Comparing drivers from different eras is not something I like doing, largely because it’s an entirely futile exercise. The cars, the tracks, the challenges and the circumstances differ so greatly that comparisons carry very little merit. The racing was entirely different in the 1950s for example, to that of today. So how could you compare Fernando Alonso say, to Juan Manuel Fangio? Or Jenson Button to Sir Stirling Moss?
All the recent talk of intra-team rivalry however, invariably turns to comparisons with Alain Prost and Ayrton Senna, the most visceral and intense rivalry of them all. I shudder at the comparison; Prost/Senna, I feel at first thought, was in a different league compared to today’s hot topic of Nico Rosberg versus Lewis Hamilton, Mercedes-Benz’ blessing in disguise.
As an individual Nico is cleaner cut than his world champion father Keke, less physically robust with his car and perhaps he is similar in ways to Alain Prost; likeable and articulate away from the track but calculating and unforgiving on it. Lewis though, I’d say if pushed, is more Nigel Mansell-esque – both men are fearless, feisty and strong handed at the wheel, divisive and controversial away from it.
As a pair – as a rivalry – however, do Lewis and Nico compare with Alain Prost and Ayrton Senna as many are suggesting?
As an increasingly bitter rivalry the Prost/Senna episode’s intensity has perhaps developed further since it’s conclusion upon Prost’s retirement at the end of 1993. It happens that way often; as time passes and sporting tales turn to legend, they often become embellished and revered more than at the time of their happening. Taking that into account, looking beyond the exaggeration and embellishment, 2014’s bitterest rivalry isn’t perhaps all too dissimilar to that of Prost versus Senna after all.
On one side of the garage stands an emotionally driven contender, equipped with a deep-rooted belief in his own ability as well as an unshakeable faith in a higher being. God won’t protect him from harm, he knows that, but God will shine a light on the path to success, he knows that too. Through his veins runs an unprecedented talent. In his mind exists a fragile nature, sometimes shaken easily by his emotions, but all this is forgotten when driving flat-out, quicker than all comers. His fame transcends the sport; he creates headlines across the globe as the world’s most sought-after and often misunderstood sportsman.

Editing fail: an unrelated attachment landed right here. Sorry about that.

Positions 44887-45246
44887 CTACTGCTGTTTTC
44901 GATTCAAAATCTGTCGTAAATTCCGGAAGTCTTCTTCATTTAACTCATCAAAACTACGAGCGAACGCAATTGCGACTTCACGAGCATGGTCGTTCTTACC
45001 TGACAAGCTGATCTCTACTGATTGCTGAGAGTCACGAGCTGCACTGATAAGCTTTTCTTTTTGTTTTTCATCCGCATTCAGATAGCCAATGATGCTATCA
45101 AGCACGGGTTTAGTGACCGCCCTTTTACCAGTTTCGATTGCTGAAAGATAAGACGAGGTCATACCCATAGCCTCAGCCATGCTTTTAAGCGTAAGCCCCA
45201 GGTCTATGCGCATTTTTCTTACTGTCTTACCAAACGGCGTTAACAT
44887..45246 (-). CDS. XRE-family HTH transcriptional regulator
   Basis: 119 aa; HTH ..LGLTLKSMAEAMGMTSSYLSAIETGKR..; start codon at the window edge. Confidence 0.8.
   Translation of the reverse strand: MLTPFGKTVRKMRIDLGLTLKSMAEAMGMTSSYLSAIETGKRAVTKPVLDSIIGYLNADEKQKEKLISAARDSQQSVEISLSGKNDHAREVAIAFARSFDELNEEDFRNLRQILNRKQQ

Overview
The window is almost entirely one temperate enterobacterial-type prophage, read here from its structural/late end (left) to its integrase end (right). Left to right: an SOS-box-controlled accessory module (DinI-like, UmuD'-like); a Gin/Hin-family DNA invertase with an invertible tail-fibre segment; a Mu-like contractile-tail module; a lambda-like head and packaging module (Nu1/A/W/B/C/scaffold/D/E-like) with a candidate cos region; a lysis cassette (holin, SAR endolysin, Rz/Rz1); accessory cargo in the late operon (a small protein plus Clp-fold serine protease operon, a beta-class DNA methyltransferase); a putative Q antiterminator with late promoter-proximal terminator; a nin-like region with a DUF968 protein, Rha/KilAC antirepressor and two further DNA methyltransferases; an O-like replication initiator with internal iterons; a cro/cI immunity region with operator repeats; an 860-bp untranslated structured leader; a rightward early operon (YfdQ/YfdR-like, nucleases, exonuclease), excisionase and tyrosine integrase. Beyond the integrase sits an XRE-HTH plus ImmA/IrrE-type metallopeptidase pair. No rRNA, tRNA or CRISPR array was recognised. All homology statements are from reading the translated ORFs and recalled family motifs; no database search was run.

Across from him, preparing himself for the next race, is an intelligent, articulate and calculating man. Sifting through data he is fully focused on the race ahead, analysing all he can and learning constantly. He has no doubt about his own ability; he knows what he needs to achieve and what’s more he knows how he’s going to achieve it. He drives with his head, methodically, decisively and flawlessly. Perhaps he’s less popular than the other man, receives less press coverage but winning is all that matters, nothing else can shake the focus.
The pair may be branded with the same colours, perform for the same paymaster and they may have seen eye-to-eye in years gone by, but now the thorn of a world championship has come between them. Sure, they’ve made contact before and received criticism for it, but a world championship is at stake! It’s all out war!
Representative of Prost/Senna or Rosberg/Hamilton? You tell me, it could very well be either. So perhaps I’m wrong, it wouldn’t be the first time. Perhaps the comparison does carry some merit.
This latest rivalry may need time to develop in the same way as Prost/Senna, but there are signs it will. Could we be on the verge of witnessing the sport’s greatest tale, repeated?